Oil Painter's Rookie Mistakes


Although a painting is a surprise even to the artist, sometimes the surprises aren't pleasant. I painted more bad paintings than good and have discovered a few things the bad ones have in common. 

Rookie Mistake #1: Failure to Plan


Planning a painting involves a live or photo reference, a strong drawing and a color plan. It's about deciding which details to leave in and which to delete. It's deciding how you will interpret, suggest and reveal what you find most important and beautiful.

My well-planned paintings start with sketches (either tiny paintings or sketchbook drawings), a black and white copy of my reference (to see values better) and a color palette (follow my Pinterest board)

Rookie Mistake #2: Insecure Brushstrokes


The brushstroke is extremely important in painting. It should be decisive, broad and bold. If you need to paint slower so you can have confidence with teach stroke, then do so. It's better than achieving a shape with 20 small, insecure strokes that muddy the color and edges you were hoping for. 

To get confident brushstrokes, I paint with a brush bigger than what I am comfortable with on a canvas smaller than I like. I try to get a whole flower or a whole petal in one stroke, loading my brush and twisting and lifting.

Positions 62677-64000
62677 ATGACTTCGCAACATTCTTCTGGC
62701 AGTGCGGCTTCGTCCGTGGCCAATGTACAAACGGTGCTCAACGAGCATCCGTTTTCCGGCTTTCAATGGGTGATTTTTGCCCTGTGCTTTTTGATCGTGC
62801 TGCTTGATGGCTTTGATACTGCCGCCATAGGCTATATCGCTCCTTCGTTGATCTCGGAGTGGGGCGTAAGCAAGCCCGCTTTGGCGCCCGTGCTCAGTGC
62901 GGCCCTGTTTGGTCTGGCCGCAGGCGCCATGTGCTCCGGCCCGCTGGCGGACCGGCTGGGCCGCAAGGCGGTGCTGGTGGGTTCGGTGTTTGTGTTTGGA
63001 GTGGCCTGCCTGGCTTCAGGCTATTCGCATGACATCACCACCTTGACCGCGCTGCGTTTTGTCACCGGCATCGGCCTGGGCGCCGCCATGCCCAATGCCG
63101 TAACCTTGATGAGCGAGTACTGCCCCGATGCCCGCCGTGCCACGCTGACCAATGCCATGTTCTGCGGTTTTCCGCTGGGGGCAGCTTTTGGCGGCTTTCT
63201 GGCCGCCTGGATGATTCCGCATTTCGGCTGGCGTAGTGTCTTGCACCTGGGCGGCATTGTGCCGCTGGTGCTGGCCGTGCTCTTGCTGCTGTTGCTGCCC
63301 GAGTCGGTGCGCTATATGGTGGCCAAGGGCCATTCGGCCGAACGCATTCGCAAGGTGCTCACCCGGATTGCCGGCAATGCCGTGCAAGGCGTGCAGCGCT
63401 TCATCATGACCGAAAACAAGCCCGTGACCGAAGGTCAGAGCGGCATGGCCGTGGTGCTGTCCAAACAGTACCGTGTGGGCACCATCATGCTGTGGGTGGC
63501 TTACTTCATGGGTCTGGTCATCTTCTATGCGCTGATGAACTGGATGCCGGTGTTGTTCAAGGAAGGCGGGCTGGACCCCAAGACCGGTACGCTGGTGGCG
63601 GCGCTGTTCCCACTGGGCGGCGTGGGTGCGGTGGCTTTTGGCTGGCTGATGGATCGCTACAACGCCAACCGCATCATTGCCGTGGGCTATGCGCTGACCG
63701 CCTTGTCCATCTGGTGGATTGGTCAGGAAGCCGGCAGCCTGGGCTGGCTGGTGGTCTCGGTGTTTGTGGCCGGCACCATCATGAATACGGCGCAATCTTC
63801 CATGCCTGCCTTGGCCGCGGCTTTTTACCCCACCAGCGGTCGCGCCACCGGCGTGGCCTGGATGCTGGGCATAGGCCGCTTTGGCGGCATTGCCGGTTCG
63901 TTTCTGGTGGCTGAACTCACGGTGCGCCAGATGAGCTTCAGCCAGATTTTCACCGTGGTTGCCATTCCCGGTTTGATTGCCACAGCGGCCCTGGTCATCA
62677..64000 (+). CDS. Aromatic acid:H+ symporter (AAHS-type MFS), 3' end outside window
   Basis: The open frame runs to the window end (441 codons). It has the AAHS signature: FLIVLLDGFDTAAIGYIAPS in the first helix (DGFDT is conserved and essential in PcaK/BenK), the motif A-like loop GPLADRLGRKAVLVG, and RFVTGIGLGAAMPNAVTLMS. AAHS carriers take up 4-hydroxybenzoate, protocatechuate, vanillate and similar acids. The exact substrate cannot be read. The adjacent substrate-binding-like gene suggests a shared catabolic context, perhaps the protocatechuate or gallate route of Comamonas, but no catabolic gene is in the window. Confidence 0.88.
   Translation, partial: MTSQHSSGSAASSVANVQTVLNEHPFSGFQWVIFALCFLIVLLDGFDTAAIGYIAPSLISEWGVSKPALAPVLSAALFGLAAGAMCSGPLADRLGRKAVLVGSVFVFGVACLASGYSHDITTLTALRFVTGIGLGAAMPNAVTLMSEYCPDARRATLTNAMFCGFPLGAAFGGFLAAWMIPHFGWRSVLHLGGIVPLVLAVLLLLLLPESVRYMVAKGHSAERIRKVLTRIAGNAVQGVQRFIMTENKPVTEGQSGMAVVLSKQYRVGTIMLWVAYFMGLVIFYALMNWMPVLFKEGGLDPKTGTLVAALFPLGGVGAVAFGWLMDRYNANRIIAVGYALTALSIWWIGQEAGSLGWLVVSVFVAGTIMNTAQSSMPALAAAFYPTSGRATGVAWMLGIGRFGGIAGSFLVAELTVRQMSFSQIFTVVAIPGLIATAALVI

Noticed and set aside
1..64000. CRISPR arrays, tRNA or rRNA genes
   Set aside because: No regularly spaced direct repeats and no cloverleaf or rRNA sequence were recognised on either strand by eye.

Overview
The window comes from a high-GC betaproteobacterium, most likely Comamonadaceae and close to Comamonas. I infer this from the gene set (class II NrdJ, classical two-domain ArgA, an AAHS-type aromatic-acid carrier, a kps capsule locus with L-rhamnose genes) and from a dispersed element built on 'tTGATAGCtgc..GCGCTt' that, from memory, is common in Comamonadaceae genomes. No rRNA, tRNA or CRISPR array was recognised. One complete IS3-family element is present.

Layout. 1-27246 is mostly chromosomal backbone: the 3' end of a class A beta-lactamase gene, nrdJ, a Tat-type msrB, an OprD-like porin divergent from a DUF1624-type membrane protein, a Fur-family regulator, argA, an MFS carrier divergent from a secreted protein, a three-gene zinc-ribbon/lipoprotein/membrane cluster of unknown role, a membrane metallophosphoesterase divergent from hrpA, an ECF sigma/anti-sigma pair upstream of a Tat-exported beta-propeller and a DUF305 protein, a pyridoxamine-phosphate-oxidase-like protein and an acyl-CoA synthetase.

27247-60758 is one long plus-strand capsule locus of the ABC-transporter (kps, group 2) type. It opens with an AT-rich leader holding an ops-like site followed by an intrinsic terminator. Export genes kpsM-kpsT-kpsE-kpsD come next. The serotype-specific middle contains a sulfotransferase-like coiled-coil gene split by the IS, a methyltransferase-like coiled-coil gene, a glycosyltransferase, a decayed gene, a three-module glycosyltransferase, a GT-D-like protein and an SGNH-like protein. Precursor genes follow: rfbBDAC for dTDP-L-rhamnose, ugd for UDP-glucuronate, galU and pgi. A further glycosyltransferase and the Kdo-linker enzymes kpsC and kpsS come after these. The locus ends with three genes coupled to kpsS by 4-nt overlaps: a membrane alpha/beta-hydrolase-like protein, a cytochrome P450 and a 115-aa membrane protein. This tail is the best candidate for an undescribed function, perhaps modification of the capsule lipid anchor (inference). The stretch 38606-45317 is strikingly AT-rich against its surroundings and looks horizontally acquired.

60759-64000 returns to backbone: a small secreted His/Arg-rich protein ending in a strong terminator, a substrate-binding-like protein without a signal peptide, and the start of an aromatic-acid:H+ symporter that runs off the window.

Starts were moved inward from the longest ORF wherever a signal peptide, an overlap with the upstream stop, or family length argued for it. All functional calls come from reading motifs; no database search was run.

Strokes carry a message whether you will it or not. The stroke is just like the artist at the time he makes it. All the certainties, all the uncertainties, all the bigness of his spirit and the littlenesses are in it. (Robert Henri)

Rookie Mistake #3: Overpainting

If a carefully laid brushstroke is okay, I leave it! It takes more discipline and restraint to leave a brushstroke than to second-guess yourself and keep painting, as if more painting will make it look better. It won't!

I take breaks and paint upside down to keep my perspective fresh. When the canvas is complete and I've fixed the things that really bug me, I say "it's done!". I don't want to cover up the glowing transparent under-layer or the spontaneous brushstrokes and bright color. These are the things that give my paintings energy and joy. I sign it while it is still wet and accept it as progress.

Rookie Mistake #4: Critical Attitude 

So what do you do with the painting you don't like? Keep it to look back on and be encouraged by your progress. If you paint small and often, it won't be a big deal if a painting or two turns out badly. Your next one will be magnificent!

   Face to Face   18x24 oil on canvas. Collection Mr. & Mrs. Huber

Face to Face 18x24 oil on canvas. Collection Mr. & Mrs. Huber